Factors affecting occupational participation of people with low vision : a scoping review

Collins, B and Brangan, J 2016, Factors affecting occupational participation of people with low vision : a scoping review , in: 1st COTEC –ENOTHE joint congress, 2016, 15th-19th June 2016, NUI Galway, Ireland.

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Abstract

Background: Adults with low vision can experience significant restrictions in occupational participation. For occupational therapists to effectively intervene, an understanding of what causes these restrictions is imperative. Therefore, this research examined literature about the factors that enable or limit occupational performance of adults with low vision.
Method: A scoping review (Pham et al 2014) was undertaken using search terms relating to visual impairment, lifestyle and wellbeing. The title and abstract of 2268 articles were reviewed resulting in 99 papers. Full texts were reviewed and data pertaining to occupational performance were themed.
Results: Reasons for lower participation are multifaceted and include: the co-existence of depressive symptoms; feelings of social stigma and isolation; low self-esteem; the absence of social networks, and poor infrastructure (such as public transport). Several studies highlighted that those with low vision were more restricted than those with other age-related disability: the level of visual impairment itself does not predict levels of activity: presence of low vision rather than the extent of vision loss influence occupational performance.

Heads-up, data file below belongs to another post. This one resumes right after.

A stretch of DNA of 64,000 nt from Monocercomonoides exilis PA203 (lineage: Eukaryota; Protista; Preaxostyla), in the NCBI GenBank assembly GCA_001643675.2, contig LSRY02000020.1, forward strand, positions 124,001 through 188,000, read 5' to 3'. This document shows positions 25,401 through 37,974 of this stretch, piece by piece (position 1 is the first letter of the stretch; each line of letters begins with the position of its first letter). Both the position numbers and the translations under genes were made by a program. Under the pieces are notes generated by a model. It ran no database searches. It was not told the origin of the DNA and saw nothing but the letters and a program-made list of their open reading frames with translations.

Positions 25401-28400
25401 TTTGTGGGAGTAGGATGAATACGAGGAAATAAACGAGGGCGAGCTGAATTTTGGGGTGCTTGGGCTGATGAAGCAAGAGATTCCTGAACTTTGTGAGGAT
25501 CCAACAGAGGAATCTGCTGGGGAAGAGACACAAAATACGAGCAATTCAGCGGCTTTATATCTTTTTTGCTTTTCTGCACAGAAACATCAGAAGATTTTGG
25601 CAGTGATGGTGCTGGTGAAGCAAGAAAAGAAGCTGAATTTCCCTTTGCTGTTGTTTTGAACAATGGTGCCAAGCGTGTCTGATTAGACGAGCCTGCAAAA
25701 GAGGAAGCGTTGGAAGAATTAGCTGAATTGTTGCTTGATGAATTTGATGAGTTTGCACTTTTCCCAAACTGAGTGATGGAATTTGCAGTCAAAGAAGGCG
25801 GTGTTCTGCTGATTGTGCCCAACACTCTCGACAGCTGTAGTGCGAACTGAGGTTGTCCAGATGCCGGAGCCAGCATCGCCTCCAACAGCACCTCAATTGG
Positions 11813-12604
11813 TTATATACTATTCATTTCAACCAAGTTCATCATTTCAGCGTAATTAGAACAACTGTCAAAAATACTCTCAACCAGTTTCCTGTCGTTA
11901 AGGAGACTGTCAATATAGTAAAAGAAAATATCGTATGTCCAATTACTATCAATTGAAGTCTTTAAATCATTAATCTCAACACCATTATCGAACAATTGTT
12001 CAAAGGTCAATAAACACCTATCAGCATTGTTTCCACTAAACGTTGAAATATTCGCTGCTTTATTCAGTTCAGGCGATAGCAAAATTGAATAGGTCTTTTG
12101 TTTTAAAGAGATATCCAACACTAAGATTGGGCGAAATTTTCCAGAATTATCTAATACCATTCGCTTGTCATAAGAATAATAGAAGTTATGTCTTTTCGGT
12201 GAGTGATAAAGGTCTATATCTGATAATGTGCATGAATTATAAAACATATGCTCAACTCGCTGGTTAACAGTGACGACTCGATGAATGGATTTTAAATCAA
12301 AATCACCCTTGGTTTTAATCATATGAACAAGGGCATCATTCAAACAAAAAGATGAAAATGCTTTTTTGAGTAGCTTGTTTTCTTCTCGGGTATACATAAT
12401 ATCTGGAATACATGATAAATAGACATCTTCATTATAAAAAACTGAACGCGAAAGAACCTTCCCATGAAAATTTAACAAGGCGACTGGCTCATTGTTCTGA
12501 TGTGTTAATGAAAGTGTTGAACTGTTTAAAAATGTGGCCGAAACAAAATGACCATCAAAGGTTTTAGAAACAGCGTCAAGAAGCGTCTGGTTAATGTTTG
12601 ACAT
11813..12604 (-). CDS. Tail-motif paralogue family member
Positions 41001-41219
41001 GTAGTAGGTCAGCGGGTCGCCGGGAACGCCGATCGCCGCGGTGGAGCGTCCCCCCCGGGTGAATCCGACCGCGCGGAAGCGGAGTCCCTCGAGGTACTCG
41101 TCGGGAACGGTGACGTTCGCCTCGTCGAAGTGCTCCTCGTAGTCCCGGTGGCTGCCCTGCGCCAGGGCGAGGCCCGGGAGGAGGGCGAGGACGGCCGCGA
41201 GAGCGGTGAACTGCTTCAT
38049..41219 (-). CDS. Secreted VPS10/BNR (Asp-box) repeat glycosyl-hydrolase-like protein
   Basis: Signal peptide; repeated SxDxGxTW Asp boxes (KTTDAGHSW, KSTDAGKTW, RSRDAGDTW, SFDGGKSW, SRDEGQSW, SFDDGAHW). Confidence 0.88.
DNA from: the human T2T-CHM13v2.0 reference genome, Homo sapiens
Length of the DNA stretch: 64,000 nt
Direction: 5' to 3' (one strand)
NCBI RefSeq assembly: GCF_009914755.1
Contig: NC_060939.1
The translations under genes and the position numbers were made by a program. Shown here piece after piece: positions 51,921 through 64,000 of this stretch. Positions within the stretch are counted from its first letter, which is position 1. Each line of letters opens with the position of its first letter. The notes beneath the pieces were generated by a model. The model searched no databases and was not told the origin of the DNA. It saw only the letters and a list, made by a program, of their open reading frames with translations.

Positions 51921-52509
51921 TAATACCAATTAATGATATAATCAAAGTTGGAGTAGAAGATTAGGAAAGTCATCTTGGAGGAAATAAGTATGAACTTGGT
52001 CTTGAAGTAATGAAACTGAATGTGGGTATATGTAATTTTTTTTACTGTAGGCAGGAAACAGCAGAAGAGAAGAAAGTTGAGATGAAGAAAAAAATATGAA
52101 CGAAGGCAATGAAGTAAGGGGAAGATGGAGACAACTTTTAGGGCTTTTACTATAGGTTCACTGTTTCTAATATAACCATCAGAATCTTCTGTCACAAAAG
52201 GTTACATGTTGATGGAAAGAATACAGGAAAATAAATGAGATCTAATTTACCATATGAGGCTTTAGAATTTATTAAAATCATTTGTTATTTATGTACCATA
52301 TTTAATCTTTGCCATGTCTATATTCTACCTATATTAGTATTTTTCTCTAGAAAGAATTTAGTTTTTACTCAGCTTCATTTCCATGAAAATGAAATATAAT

Conclusion: Many of the factors that influence occupational performance for people with low vision could be moderated through occupational therapy intervention and therefore there is a clear role for the profession to promote occupational participation of people with low vision.
Application to Practice: Through awareness of the factors that can limit occupational participation, intervention can be developed to include social support and engagement, psychological support, physical activity, functional activities and to advocate for more accessible environments.

Item Type: Conference or Workshop Item (Paper)
Schools: Schools > School of Health and Society
Journal or Publication Title: 1st COTEC –ENOTHE joint congress 2016
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Depositing User: USIR Admin
Date Deposited: 13 Jul 2020 13:18
Last Modified: 13 Jul 2020 13:18
URI: http://usir.salford.ac.uk/id/eprint/57610

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